Published: 20:39, 15 September 2011 |
Updated: 09:43, 10 January 2014
by Graham Tutthill
District councillors have called for more information on the controversial plans for 230 homes at Sholden.
Members of the planning committee this evening deferred a decision despite being told by planning officer Tim Flisher that all the core issues and other issues had been effectively addressed.
Mr Flisher warned the committee that they needed to be comfortable that their reasons for deferral were truly based on the inadequacies of the submisions and reports before them, rather than unsubstantiated hearsay.
He said that any delay could result in the applicants submitting an appeal against non-determination "which has various implications".
The plan - which includes access from Hancocks Field, Hunters Walk and Hyton Drive - also involves a public open space, cycle paths, footpaths and a pond.
The move for deferment was successfully led by Cllr Bill Gardner who said the planning committee had been kept in the dark over certain issues, including the effect coal mining could have on the land.
Councillors were told that the application did not have to be referred to National Planning Casework Unit, formerly the Government Office of the South East.
Councillors say they want up-to-date traffic surveys to be carried out, further reports on possible flooding, what affect mining operations under the land might have had, how the scheme fits in with other strategic plans which are being drawn up and for a community-led study on possible community facilities.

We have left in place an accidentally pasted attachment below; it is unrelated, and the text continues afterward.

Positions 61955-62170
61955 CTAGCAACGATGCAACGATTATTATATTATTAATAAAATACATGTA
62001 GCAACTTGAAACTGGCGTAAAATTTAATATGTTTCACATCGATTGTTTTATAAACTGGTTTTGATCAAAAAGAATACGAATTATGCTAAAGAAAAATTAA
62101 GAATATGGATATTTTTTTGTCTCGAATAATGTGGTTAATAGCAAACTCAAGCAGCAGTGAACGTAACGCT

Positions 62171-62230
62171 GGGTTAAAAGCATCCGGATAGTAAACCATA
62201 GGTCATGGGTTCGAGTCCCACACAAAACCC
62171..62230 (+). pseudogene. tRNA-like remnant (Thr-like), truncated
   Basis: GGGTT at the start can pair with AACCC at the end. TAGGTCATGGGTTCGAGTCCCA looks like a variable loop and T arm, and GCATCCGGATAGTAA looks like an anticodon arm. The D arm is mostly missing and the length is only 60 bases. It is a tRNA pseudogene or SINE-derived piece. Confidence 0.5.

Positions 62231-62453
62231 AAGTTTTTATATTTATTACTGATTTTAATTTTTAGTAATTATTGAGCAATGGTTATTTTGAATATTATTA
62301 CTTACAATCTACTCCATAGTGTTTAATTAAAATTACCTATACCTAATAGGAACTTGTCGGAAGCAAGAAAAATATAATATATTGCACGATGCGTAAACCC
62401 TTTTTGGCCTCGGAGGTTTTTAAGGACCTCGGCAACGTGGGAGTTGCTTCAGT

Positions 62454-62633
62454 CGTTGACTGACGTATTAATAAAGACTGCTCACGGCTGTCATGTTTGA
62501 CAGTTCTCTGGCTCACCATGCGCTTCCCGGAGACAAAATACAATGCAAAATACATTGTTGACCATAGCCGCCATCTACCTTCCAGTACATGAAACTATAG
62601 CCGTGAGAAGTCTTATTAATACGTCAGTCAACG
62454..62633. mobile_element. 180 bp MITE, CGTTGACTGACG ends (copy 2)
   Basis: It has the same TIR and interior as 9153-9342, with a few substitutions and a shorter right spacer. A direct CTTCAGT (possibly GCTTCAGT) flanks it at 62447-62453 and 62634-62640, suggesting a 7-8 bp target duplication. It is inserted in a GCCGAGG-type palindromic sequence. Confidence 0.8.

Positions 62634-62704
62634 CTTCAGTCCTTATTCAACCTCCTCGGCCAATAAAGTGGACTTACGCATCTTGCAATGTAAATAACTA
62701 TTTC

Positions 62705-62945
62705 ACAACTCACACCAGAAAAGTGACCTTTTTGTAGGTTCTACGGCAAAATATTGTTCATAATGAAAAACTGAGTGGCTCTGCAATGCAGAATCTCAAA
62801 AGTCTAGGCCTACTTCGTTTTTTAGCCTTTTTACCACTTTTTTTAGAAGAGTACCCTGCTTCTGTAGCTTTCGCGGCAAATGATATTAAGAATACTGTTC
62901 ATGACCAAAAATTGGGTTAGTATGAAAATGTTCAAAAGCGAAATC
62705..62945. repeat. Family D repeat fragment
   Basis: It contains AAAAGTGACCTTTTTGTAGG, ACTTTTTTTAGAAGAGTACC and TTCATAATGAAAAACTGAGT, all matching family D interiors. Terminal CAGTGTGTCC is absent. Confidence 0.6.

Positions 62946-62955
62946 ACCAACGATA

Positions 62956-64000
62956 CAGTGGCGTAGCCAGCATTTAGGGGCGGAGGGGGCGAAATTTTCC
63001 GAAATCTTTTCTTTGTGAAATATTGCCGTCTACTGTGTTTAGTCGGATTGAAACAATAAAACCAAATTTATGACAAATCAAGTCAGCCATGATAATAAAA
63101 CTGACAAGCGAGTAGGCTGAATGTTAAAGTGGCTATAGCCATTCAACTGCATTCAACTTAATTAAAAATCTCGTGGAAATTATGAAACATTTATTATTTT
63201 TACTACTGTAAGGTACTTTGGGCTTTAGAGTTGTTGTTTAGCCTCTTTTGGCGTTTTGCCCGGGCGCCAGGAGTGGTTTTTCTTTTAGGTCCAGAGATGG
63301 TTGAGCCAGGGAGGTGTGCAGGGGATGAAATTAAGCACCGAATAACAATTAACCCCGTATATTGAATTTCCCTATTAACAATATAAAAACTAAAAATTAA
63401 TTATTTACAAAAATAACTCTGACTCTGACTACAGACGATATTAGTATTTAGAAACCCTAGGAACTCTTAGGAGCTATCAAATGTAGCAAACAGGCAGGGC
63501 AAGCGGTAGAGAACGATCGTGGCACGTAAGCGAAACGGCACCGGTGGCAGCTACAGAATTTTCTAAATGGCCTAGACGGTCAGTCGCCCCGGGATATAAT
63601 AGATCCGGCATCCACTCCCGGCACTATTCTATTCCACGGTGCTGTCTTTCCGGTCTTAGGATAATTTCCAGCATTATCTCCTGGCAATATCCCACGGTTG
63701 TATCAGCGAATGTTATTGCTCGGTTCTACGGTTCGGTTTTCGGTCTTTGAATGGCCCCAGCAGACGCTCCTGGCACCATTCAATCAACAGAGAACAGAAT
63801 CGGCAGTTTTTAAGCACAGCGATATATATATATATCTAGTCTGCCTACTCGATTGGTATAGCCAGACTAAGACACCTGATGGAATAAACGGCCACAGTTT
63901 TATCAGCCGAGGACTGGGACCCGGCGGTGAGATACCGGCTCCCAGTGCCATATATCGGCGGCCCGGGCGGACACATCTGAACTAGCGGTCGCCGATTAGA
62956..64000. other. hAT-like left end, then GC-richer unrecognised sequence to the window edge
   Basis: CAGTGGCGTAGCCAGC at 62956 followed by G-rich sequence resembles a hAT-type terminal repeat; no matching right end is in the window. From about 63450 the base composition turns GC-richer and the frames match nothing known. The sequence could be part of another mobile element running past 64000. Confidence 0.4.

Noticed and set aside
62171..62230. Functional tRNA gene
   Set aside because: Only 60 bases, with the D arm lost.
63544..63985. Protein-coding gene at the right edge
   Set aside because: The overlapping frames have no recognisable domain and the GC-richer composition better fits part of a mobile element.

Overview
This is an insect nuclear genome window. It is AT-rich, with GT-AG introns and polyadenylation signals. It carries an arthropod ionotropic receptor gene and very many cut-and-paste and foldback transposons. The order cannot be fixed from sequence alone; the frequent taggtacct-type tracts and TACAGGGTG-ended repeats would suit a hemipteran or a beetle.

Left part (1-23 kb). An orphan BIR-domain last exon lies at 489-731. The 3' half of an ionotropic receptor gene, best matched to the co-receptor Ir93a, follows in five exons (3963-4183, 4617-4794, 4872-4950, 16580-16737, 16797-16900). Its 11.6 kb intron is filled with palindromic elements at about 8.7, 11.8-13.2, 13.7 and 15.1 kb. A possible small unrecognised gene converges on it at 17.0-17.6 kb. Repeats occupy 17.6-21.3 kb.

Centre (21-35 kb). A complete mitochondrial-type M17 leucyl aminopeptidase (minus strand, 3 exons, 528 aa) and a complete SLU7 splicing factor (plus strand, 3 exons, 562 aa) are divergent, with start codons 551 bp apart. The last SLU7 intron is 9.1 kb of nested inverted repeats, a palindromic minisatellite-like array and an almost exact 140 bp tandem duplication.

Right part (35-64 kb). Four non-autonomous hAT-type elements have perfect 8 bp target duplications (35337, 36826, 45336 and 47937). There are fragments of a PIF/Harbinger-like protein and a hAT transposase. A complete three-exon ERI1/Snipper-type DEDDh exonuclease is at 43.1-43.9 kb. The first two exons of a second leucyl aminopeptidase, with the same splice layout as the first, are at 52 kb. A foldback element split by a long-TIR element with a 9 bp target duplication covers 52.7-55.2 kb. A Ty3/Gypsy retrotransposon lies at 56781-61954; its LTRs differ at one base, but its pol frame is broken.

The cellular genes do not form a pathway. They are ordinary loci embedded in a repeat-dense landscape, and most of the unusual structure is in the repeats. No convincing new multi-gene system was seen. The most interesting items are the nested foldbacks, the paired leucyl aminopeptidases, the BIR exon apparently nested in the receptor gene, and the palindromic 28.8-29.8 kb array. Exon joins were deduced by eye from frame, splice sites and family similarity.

Cllr Pam Hawkins told the committee she thought there would still be flooding on the site and the only way to get about would be by boat.
She said the roads leading to the site would not be able to cope with the increased traffic. "The roads will become a rat-run, an accident waiting to happen," she said.
Cllr Jim Cronk said flooding was one of his concerns, as well as transport, the loss of the agricultural land, and the impact of the Deal study.
"I don’t think this application is good enough for us to approve," he said.
Cllr Sue Chandler said there were many aspects that had not yet been dealt with sufficiently for them to make "a sound decision".
"We have heard all that has been said, but there is still sufficient discrepancy," she said. "We don’t feel absolutely everything has been taken into account."
Alister Hume, of Hillreed Homes, said he felt they had gone beyond the principle of whether the land should be used for development.
"We are not in the business of speculating," he said. "We get permissions and build on sites."
Full story in next week's East Kent Mercury.
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